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5 things you should know about studying linguistics

Paige Lyman
Last Updated: 5 October 2021 • 4 min read

When it comes to studying linguistics, there is quite a lot to know! From just how broad the field of linguistics can really be to more specifically what kind of jobs you can apply a linguistics degree to, there's a lot of information to digest. Whether you are considering studying linguistics or you've already started, having a short list of information on hand can be useful!

With that in mind, we've pulled together 5 interesting things you should know about studying linguistics. From improving your communication skills to different graduate study programs you might consider, this list is all about what you should know about studying linguistics.

1. Linguistics is a science

 

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The definition of linguistics tells us exactly what it is: “the science of language, including phonetics, phonology, morphology” and more. Plenty of different topics fall under linguistics, including how language impacts the way we communicate and interact with each other, the structure of languages, and the variations between languages. If you’re studying linguistics, you’re studying a scientific field that covers all things language-related.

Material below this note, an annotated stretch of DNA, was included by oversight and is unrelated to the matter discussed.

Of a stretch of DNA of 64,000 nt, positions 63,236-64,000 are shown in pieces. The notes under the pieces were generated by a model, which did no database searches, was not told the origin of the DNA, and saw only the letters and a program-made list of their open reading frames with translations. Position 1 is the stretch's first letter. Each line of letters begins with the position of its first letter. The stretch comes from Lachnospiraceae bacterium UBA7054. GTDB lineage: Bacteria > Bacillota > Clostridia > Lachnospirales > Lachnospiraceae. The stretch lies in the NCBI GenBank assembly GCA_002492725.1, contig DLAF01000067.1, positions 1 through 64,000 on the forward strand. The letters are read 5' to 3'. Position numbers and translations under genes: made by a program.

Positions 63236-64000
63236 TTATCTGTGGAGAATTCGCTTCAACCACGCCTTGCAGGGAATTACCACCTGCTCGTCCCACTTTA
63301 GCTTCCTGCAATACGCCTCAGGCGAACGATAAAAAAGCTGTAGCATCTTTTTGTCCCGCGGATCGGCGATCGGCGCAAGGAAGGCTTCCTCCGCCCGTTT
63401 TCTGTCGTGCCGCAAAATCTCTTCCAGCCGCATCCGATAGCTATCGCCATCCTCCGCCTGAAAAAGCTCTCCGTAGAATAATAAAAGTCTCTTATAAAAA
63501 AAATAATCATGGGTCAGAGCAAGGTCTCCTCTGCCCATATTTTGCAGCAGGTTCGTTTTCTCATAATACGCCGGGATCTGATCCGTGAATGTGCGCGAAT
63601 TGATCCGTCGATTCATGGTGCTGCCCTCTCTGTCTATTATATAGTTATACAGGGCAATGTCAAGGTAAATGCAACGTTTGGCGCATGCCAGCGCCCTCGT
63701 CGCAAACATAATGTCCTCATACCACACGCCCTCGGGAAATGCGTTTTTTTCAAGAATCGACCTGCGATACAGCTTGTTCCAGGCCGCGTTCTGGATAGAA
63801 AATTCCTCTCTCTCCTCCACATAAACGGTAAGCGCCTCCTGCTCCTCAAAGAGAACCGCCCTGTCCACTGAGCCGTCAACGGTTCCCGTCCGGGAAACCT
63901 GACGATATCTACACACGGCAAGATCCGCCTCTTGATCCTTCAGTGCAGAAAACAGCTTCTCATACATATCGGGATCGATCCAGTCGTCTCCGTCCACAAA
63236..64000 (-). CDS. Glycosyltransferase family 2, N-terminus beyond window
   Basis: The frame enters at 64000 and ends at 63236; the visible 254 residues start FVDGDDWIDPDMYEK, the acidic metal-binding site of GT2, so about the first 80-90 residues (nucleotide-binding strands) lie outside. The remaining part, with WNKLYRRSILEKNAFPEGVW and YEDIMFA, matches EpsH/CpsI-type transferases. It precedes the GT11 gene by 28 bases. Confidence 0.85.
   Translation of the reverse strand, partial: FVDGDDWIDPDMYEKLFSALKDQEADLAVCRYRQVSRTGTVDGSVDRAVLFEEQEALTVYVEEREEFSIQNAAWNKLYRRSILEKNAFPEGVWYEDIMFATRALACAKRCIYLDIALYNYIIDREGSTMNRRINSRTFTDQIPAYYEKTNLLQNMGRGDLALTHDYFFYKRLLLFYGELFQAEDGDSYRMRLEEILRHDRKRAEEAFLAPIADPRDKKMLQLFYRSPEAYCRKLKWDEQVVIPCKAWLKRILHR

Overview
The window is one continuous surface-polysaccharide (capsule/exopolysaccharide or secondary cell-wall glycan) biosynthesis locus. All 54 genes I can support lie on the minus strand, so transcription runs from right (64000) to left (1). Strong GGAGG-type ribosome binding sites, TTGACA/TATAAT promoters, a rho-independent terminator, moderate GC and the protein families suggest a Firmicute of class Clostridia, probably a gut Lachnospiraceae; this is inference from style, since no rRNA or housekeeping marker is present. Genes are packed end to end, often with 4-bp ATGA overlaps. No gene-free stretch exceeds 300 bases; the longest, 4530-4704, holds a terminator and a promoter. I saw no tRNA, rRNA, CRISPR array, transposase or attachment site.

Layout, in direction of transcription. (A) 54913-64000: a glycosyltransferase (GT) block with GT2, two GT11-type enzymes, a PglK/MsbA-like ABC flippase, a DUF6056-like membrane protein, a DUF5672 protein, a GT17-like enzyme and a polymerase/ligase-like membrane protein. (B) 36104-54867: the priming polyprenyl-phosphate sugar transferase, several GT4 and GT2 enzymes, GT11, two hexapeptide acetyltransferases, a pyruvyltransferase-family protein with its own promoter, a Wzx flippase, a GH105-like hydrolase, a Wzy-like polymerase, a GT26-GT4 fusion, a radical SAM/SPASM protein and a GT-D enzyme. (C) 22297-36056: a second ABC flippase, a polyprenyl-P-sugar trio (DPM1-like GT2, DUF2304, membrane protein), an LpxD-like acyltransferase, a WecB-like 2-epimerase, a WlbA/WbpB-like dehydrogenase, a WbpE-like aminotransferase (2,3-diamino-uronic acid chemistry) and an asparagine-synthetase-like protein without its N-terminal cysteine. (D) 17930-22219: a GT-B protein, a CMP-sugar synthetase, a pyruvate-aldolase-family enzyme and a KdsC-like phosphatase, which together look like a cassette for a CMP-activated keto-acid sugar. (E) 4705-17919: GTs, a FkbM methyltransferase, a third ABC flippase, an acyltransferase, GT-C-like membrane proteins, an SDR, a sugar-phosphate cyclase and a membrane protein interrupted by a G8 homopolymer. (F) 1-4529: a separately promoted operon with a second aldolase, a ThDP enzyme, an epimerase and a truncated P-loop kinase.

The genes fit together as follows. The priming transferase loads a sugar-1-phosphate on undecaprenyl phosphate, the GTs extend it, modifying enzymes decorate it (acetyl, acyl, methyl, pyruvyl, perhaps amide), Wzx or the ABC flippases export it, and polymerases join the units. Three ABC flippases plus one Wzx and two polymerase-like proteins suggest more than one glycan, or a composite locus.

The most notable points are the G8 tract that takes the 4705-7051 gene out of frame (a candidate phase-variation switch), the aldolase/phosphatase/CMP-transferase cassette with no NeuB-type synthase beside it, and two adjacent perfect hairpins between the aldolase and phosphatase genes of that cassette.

Linguists do a range of things. They look into how people obtain their understanding of language, how language might vary across people and different physical locations, and how different linguistic patterns might appear. Linguists may develop and test different hypotheses, keep statistics as they do their work, and even undertake their own fieldwork. 

So when you’re studying linguistics, you’re learning to become a scientist who applies “the scientific method to questions about the nature and function of language.” The field of linguistics is broad, just as any scientific field is, and has plenty of unique areas for you to delve into.

2. You’ll improve your communication skills

 

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One massive benefit to studying linguistics is the overall improvement you’ll see in your own communication skills. Linguistics is the scientific study of language, including things such as syntax, semantics, pragmatics, and phonology. 

By studying linguistics, you’ll be improving on your own everyday communication skills while you’re learning about the finer points of language and how language is used.

From talking to friends and family through texts and DMs, academic papers you turn into professors, to chatting outside your apartment for five minutes with your neighbor, how often we use language in our everyday life is pretty clear. We use it all the time! So when you study linguistics, you’ll undoubtedly start to see the intricacies of language that you’re learning about in your everyday life. 

If you are writing or speaking in any kind of public forum where communication is key, or even if you just need to write up a quick speech to deliver to friends, studying linguistics will help take you to that next level of communication. 

3. You’ll study a variety of things